As the dust settles from the anti-climatic last day of January, we all feel it: deflation. Not just because we have had to put up with Jim White for 3 hours the night before, but because we have sunk into a deep sense of realization and reflection.

Let’s be honest here, has anyone ever watched Sky Sports News for upwards of 10 hours in one day other than on the 31st of January and August? If you say yes then you’re either a liar or someone that needs to taken outside. It’s not something you do but we feel a compulsion to do it twice a year. Not only this, we will watch a live stream of transfer news on a national newspaper website and finally we will keep an eye on Twitter. Absolutely bonkers. However, there is no subtracting from the enjoyment of the whole occasion.

Ever since it’s transfer (see what I did there?) to an 11pm closure, the deadline day has been slightly less electrifying in the concluding stages. When it was a midnight finish, you felt a childish naughtiness staying glued to the screen that had been on for what seemed an eternity: not so much anymore.

There’s always that feeling of ‘I’ll turn it off as soon as it SLAMS shut’ – but you never do. You must just wait that extra half and hour just to make sure Sky Sports haven’t missed anything. Then, to guide you through this semi-eye closed viewing, Sky have introduced a frighteningly luminous studio and outfit combo. This can be for no other reason than to keep the viewer awake.

Tie-gate was a hot topic on Twitter pre-White’s appearance. Would he opt for the same garish yellow that he did 5 months prior? Of course he would! The man loves a theme and the walking banana that was Natalie Sawyer complimented him beautifully.

One word: ‘SkyPad’. Someone explain, please! To me, it looks like an over-exuberant touch screen that Gary Neville forgot to take home the Monday beforehand. Not only that but it just shows the same old thing time after time accompanied by a presenter who can’t pronounce foreign names properly. Only in England or seulement en angleterre as David Beckham might say. (Google Translate may or may not have been used in the production of this paragraph)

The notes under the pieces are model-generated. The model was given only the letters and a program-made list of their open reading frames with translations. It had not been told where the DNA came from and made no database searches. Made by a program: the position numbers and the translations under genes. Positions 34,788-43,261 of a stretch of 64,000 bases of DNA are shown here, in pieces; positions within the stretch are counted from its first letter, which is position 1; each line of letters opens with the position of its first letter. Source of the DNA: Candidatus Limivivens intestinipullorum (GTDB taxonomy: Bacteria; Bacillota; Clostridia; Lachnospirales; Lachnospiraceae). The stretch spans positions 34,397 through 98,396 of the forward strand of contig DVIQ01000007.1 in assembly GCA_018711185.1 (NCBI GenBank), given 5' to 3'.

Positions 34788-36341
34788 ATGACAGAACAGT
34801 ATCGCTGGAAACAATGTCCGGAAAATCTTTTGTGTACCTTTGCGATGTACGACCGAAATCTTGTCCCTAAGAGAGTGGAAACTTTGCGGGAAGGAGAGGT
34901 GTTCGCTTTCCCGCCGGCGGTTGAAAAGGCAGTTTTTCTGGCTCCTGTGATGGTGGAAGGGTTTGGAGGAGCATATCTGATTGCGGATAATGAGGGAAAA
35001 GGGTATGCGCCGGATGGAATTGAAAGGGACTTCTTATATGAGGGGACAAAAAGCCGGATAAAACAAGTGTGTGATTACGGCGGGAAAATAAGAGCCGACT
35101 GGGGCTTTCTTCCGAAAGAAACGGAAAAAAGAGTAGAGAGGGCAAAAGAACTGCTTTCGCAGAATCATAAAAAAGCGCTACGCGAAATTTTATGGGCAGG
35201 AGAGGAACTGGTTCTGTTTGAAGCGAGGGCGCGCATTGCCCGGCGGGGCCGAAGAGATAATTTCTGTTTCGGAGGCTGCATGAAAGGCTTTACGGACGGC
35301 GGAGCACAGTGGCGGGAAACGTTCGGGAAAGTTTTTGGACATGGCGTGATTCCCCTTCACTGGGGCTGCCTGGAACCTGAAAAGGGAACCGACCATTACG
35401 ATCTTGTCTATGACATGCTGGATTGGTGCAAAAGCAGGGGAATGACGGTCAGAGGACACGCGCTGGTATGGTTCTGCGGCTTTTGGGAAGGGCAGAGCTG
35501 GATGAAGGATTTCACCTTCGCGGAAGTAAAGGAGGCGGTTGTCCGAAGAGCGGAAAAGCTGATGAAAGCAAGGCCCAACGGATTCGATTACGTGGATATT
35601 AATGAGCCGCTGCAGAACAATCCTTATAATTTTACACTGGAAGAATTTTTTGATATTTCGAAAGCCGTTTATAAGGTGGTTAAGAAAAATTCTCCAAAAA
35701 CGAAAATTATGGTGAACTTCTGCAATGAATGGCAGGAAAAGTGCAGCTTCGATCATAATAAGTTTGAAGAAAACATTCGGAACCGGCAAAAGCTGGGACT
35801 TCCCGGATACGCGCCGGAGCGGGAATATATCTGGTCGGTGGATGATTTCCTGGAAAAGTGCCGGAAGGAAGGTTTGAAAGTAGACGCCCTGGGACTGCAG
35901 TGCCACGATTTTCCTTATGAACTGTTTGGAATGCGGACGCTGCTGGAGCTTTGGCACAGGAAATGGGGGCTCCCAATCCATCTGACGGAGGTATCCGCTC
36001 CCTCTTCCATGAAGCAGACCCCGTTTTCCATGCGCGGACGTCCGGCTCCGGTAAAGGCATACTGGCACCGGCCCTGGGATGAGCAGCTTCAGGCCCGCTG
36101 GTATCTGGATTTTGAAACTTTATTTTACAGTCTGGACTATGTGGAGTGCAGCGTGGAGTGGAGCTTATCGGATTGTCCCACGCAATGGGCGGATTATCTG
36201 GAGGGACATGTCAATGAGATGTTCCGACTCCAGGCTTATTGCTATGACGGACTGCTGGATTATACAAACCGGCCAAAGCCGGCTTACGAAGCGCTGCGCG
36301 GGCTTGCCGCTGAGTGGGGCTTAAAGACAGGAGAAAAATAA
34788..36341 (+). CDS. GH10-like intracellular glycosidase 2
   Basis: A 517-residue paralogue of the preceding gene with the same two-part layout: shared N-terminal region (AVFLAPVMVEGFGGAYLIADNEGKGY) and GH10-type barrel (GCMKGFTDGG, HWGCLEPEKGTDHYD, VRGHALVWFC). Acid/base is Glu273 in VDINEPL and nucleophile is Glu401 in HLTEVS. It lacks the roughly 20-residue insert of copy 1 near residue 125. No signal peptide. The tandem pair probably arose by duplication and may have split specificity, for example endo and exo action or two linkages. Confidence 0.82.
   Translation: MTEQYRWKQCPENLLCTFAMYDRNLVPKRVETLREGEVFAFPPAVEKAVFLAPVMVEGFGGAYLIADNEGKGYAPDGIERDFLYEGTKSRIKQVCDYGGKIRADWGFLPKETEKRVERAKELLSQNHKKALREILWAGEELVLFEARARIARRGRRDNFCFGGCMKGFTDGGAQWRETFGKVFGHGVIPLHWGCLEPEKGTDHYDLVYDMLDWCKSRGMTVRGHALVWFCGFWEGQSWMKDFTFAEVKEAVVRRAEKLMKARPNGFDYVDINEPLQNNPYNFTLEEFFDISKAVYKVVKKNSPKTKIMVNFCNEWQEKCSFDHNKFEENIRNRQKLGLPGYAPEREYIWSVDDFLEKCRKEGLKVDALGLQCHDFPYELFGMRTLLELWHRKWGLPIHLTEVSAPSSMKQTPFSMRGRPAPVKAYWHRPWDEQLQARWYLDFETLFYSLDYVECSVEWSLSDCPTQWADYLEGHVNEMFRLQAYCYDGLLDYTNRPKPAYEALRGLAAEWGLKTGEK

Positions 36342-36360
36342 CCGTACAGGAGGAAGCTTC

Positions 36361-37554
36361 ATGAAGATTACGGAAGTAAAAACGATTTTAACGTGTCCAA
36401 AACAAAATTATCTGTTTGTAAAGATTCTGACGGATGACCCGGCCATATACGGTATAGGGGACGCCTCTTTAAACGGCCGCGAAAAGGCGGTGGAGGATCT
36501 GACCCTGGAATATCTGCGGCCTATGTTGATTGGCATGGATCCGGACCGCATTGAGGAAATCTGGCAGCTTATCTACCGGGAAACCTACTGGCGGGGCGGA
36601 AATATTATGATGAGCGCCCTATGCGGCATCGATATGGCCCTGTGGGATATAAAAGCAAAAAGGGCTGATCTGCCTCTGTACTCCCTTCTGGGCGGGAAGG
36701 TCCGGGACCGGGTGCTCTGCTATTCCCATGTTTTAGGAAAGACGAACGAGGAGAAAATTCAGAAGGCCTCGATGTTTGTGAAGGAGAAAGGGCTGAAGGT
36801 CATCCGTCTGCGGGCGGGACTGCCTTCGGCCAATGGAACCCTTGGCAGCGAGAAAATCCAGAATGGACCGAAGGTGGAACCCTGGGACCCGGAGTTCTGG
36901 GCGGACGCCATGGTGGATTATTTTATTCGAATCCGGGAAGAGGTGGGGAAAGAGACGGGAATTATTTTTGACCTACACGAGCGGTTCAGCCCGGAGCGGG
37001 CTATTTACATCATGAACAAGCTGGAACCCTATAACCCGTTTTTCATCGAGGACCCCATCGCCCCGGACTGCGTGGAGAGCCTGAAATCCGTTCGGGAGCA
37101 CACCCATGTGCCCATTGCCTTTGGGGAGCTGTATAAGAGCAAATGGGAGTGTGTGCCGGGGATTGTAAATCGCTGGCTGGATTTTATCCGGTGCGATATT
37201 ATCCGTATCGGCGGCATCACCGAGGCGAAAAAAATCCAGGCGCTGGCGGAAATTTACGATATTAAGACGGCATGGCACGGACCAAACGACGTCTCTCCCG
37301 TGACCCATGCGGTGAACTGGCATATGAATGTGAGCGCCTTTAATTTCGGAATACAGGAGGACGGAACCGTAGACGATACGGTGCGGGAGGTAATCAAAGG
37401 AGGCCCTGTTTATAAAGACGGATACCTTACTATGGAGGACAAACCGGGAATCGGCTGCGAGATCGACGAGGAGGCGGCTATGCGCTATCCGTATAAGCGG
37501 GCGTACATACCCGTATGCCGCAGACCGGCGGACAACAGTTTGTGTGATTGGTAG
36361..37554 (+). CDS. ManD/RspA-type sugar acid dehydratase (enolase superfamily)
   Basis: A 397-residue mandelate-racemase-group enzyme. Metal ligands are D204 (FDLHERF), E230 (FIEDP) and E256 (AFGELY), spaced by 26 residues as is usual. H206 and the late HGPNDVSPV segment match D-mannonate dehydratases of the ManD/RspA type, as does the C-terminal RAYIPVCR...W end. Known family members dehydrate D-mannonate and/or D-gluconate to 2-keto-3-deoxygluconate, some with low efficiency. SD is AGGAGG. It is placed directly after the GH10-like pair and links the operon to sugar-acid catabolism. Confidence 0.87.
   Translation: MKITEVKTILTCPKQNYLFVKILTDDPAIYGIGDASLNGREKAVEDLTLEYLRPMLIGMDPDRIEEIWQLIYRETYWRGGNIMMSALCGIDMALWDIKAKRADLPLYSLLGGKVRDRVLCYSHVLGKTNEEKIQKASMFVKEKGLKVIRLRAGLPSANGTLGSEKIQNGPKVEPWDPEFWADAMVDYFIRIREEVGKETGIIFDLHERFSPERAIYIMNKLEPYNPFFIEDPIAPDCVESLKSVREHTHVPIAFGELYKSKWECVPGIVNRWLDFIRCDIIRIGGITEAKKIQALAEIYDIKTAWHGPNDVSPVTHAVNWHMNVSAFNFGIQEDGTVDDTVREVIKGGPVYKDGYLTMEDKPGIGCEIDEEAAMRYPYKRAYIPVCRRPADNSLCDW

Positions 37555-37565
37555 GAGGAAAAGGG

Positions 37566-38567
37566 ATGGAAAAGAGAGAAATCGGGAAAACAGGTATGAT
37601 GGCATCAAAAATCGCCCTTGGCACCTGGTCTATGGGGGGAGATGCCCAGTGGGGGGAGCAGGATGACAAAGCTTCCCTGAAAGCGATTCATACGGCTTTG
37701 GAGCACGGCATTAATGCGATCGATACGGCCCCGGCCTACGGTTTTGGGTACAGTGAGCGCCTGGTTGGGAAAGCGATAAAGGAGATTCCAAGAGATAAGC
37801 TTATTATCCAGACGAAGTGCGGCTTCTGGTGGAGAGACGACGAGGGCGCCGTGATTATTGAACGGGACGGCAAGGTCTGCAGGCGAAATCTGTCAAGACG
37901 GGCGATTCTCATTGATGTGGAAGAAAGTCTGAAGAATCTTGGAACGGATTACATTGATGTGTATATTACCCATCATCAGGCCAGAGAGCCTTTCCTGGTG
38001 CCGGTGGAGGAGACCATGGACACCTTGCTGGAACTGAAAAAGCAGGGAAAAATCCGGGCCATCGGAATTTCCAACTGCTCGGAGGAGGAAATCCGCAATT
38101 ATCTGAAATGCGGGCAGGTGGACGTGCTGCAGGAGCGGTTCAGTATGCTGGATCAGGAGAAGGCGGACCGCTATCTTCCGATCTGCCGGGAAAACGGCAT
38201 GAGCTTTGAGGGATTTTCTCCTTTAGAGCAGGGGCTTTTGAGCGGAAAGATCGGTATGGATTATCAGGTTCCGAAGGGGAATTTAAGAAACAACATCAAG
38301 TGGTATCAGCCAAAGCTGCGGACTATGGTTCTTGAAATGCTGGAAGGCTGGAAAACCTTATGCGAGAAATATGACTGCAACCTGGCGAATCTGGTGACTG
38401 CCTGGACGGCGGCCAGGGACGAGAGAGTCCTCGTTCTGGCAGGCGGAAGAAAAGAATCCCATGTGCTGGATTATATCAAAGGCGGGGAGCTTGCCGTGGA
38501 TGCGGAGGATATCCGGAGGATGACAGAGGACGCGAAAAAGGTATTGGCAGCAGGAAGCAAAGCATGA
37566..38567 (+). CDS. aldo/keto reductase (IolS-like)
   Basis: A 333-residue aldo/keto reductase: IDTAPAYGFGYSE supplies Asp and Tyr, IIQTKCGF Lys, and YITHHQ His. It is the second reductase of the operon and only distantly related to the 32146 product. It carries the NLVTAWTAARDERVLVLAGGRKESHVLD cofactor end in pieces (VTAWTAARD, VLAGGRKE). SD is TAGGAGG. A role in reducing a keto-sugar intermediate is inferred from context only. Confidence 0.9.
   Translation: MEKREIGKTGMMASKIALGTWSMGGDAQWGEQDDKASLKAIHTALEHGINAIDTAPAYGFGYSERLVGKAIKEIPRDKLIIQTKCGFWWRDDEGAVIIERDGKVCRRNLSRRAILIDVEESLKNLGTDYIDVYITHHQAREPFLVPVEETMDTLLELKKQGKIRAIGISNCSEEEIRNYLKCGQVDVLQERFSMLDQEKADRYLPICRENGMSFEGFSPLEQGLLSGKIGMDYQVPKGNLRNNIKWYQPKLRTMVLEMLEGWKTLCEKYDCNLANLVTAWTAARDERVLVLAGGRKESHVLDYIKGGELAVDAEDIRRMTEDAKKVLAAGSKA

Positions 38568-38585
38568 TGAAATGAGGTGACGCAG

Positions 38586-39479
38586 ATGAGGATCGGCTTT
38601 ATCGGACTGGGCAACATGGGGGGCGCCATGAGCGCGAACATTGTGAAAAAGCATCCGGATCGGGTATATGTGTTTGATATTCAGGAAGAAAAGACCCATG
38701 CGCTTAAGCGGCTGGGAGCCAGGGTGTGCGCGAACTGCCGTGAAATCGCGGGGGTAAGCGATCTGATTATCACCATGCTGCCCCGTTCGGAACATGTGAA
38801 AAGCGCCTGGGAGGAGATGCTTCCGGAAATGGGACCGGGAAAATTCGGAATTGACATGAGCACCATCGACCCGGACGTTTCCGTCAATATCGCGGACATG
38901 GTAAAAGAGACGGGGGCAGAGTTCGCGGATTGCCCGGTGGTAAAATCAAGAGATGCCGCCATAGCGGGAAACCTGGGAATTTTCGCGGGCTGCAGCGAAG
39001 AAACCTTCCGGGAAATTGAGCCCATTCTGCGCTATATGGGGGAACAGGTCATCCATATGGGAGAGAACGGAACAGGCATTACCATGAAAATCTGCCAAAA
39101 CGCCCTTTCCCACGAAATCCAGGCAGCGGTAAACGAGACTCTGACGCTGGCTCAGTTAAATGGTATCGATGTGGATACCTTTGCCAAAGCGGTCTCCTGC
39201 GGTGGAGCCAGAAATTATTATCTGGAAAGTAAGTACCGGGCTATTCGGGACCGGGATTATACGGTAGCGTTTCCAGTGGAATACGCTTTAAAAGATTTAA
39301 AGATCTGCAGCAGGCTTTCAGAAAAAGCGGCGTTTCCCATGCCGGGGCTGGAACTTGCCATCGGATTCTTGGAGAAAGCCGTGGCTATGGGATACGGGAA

National Fernando Torres day was first celebrated on the 31st of January 2011 as Liverpool offloaded the Spaniard for £50m to Chelsea, something that sparked deadline day frenzy. Everything since has had to live up to these dealing and perhaps nothing yet has. As an Englishman, I like suspense and organized panic; something Sky Sports honed so well on that fateful day. Who were they going to buy, who were they going to sell? It set the precedent for every transfer deadline day to fail next to from then on.

Anyone who supports anyone is always disappointed with his or her teams dealings in the closing twenty-four hours yet we always look forward to the next one. We watch Arsenal always scrape a last minute signing, year on year but are still surprised. We see one team go mad with small transfers yet we are still surprised and we see Kieron Dyer make a move to yet another club. It’s just part of the tomfoolery.

As you reflect on what happened the night before and the preceding 30 days, you do so with a glum look smeared across your sleep-deprived face. It’s never what you wanted. It’s never as good as it was last year and another club has always done better than yours. This isn’t depression; this isn’t the stark realization that football is overly capitalized. Instead, it’s the medically recognised post-deadline day blues.

The only cure: watch more football.

(This is not a real medical disorder and the cure has not been passed by a qualified doctor; just me.)